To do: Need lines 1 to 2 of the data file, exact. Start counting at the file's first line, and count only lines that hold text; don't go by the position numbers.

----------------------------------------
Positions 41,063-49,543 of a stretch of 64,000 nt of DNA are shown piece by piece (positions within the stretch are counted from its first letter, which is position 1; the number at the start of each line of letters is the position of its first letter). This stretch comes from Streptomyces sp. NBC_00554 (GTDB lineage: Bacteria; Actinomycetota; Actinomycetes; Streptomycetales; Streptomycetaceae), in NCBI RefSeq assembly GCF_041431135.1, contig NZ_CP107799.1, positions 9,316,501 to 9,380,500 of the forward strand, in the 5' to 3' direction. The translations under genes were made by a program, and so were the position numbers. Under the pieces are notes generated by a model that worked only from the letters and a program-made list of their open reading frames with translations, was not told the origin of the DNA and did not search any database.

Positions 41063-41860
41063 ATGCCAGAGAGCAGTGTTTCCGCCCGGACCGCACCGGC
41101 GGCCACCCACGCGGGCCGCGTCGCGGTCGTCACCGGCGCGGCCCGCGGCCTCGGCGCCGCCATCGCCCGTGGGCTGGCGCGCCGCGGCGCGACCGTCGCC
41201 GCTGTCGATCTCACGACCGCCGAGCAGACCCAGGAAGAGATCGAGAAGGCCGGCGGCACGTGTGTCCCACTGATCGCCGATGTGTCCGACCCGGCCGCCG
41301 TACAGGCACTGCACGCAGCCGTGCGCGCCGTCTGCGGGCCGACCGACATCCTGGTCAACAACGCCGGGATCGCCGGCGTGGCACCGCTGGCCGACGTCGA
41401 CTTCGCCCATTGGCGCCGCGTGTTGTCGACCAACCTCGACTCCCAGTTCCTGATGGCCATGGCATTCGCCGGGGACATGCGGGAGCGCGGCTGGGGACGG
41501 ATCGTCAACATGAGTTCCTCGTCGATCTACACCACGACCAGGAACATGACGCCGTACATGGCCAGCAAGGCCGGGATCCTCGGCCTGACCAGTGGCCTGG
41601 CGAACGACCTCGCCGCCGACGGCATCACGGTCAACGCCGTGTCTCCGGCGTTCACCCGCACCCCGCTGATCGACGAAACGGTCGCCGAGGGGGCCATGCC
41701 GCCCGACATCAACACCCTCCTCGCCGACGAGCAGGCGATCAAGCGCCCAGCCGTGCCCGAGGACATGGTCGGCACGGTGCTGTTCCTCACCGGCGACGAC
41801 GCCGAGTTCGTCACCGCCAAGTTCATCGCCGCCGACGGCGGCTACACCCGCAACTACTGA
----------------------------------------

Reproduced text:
Positions 41,063-49,543 of a stretch of 64,000 nt of DNA are shown piece by piece (positions within the stretch are counted from its first letter, which is position 1; the number at the start of each line of letters is the position of its first letter). This stretch comes from Streptomyces sp. NBC_00554 (GTDB lineage: Bacteria; Actinomycetota; Actinomycetes; Streptomycetales; Streptomycetaceae), in NCBI RefSeq assembly GCF_041431135.1, contig NZ_CP107799.1, positions 9,316,501 to 9,380,500 of the forward strand, in the 5' to 3' direction. The translations under genes were made by a program, and so were the position numbers. Under the pieces are notes generated by a model that worked only from the letters and a program-made list of their open reading frames with translations, was not told the origin of the DNA and did not search any database.

Positions 41063-41860